Barefoot Rick's Travel Log:
Running Barefoot in Berlin Germany and Krakow Poland


On Thursday June 2, 2005 we set out from Kansas City to cross over the pond, once again. This was our fifth trip to Europe in the past eight years. However, this was the first time that I have ran barefoot in the "Old Country". As a descendent of German stock, I take certain security in structure, discipline, conduct, and manners. These traits are very characteristic of Berliners. Actually, Saxony (my area of descent) is not too far from the German capital. So, I felt a bit out of place on my first barefoot run down the sidewalks of Kunferstendam Strasse. The young eyed me with surprise and the old either ignored me or gave me that familiar, austere look that is so common in northern Europe. However, as soon as I started to go out of my way to say "Guten Tag" (Good Day) and to smile, I started to get a few smiles and nods as I passed by. (Of the five days we were in Berlin, I managed to get in three runs.)

On my last run in Berlin, I was about at about mile 5 of 6 when a young man started running with me. He had on sweat pants and a running shirt. He spoke a little English and I asked him how far he was running. He said, "Oh, just to the train ... I will miss it if I don't run". I told him he should try running barefoot sometime and he asked if I was coming back for the Berlin Marathon in the fall. I told him I might, but probably not this year.

Spending three days in Krakow Poland, I only took time to run once but it was a nice 6 miler from the city square down to and along the Vistula River. A very scenic city with many surprised locals to be seeing a barefoot runner. But, just as in Berlin, if I took time to say "hello", people would smile or at least nod.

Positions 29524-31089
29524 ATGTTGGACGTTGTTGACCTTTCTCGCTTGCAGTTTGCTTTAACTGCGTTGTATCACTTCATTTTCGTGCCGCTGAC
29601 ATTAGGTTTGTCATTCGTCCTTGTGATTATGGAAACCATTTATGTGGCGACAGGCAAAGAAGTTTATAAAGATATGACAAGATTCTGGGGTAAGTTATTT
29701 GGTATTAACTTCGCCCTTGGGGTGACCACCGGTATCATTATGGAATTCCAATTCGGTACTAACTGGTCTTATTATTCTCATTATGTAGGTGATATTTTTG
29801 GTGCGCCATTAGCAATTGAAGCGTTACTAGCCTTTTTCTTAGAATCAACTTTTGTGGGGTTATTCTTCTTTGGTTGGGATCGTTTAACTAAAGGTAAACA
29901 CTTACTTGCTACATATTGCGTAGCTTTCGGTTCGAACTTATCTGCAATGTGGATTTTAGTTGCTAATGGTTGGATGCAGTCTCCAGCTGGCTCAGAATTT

Running in European cities strike me as more barefoot-friendly than American cities. It seems that space is at a premium in Europe and people don't seem to take it for granted. Therefore, they keep their little corner of the earth tidy, meaning they sweep their sidewalks and streets regularly. Even the 500 year old cobblestones that I ran in Krakow were smooth and clean. I saw very little rubbish and never saw one piece of glass in either my Berlin or Krakow runs. It was a very barefoot-friendly environment!

Sidebar: I am a HUGE WWII history buff, so traveling to Berlin and Krakow was a great experience for me. Auschwitz and Berkenau (outside of Krakow) were even more sobering than our trip to Munich's Dachau two years ago (thanks to Misha our Jewish guide and driver!). It makes me grateful to be alive and able to freely travel and run in whatever manner suits me!

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